Long before craftsmen
sought walnut, cherry and oak
for cribbage boards and magazine racks

Daddy set a match to the unusable cuts
from logs he sawed into planks
and two by fours.

Massive configurations
of bark and knotted scraps
lined the ditch bank.

Massive conflagrations,
my father’s inferno,
burned well into the night.

For years, I avowed the actions
of a six-year-old daughter
who feared the flames

would devour and destroy him.
I tossed the contents
of that little red can onto the pyre,

holding firm in my belief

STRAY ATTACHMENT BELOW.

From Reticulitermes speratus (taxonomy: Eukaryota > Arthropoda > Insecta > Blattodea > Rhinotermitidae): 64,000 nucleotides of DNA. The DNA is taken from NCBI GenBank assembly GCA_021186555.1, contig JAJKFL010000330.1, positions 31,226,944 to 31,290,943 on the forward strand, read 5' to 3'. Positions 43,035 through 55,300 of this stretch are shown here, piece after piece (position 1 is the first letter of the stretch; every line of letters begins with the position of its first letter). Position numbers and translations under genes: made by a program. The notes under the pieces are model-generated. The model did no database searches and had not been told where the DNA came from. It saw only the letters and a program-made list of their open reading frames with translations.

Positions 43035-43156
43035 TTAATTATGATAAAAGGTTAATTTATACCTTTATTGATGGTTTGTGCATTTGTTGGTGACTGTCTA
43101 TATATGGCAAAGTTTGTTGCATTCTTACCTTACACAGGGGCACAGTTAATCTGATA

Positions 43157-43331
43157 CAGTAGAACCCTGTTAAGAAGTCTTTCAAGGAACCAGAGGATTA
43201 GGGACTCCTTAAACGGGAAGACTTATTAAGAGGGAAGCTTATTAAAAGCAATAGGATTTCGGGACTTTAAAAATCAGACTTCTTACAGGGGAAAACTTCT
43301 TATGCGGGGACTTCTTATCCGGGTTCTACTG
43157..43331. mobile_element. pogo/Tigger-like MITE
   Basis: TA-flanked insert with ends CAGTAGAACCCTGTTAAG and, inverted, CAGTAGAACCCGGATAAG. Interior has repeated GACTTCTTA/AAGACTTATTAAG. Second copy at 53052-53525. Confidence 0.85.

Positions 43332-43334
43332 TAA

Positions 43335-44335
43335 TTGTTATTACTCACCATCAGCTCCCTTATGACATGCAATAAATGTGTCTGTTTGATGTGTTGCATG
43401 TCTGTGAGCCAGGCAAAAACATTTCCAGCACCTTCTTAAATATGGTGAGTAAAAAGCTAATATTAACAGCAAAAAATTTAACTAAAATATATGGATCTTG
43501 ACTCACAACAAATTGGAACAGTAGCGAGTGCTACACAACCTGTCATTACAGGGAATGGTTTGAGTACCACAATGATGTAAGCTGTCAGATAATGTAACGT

it held only water
At sixty-one,

is it safe now to confess
I only wanted to see
the fire dance?

Words hurled
onto pages of pristine white,
not unlike chunks
foisted upon a receptacle of
cold gleaming porcelain
late at night,
sick with fever
and nauseous purgings
of what preys upon my brain.

A vomiting of ideas,
stream-spewed consciousness
raw and unfiltered…

Oh, wretch that I am!
How to heave a tidy
sanitized version
from the dregs of my mind
simply because
you say that I must?